Detection of particles with a cloud chamber
Esteban Muñoz, Iván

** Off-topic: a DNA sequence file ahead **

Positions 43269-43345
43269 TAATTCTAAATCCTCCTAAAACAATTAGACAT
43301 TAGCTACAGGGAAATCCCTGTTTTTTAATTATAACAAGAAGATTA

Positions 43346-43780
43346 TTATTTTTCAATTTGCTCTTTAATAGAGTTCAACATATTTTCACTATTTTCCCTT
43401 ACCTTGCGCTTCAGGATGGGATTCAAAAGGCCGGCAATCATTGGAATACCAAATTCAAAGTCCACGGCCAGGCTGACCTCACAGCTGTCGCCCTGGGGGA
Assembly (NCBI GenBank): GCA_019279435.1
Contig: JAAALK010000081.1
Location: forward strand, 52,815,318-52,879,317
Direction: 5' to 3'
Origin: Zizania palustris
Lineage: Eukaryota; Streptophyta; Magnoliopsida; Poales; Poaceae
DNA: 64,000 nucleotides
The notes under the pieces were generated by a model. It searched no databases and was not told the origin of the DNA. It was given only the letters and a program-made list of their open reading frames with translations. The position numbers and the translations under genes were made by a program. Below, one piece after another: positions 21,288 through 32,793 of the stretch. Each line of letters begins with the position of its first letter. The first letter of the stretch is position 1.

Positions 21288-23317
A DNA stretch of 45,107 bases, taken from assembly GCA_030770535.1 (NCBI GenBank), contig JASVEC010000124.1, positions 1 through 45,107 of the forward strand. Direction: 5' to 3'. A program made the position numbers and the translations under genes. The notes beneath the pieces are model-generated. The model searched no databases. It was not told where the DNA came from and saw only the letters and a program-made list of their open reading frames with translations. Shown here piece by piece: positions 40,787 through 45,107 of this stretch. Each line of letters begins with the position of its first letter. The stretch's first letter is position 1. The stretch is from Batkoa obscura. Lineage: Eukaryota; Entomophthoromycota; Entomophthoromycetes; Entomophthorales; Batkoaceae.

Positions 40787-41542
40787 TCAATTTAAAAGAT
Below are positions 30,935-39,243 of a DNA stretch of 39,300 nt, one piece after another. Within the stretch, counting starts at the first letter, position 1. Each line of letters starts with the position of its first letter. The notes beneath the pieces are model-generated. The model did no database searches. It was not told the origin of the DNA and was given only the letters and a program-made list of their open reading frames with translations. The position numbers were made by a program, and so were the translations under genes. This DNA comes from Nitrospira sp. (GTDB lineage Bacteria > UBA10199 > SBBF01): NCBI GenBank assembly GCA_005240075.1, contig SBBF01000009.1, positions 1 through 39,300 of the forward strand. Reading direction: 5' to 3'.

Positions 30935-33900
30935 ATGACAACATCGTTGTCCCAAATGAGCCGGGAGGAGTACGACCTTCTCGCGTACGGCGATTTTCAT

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Cloud chambers were essential devices in early nuclear and particle physics research. Superseded by more modern detectors in actual research, they still remain very interesting pedagogical apparatus. This thesis attempts to give a global view on this topic. To do so, a review of the physical foundations of the diffusion cloud chamber, in which an alcohol is supersaturated by cooling it with a thermal reservoir, is carried out. Its main results are then applied to analyse the working conditions inside the chamber. The analysis remarks the importance of using an appropriate alcohol, such as isopropanol, as well as a strong cooling system, which for isopropanol needs to reach −40ºC. That theoretical study is complemented with experimental tests that were performed with what is the usual design of a home-made cloud chamber. An effective setup is established, which highlights details such as a grazing illumination, a direct contact with the cooling reservoir through a wide metal plate, or the importance of avoiding vapour removal. Apart from that, video results of different phenomena that cloud chamber allow to observe are also presented. Overall, it is aimed to present a physical insight that pedagogical papers usually lack.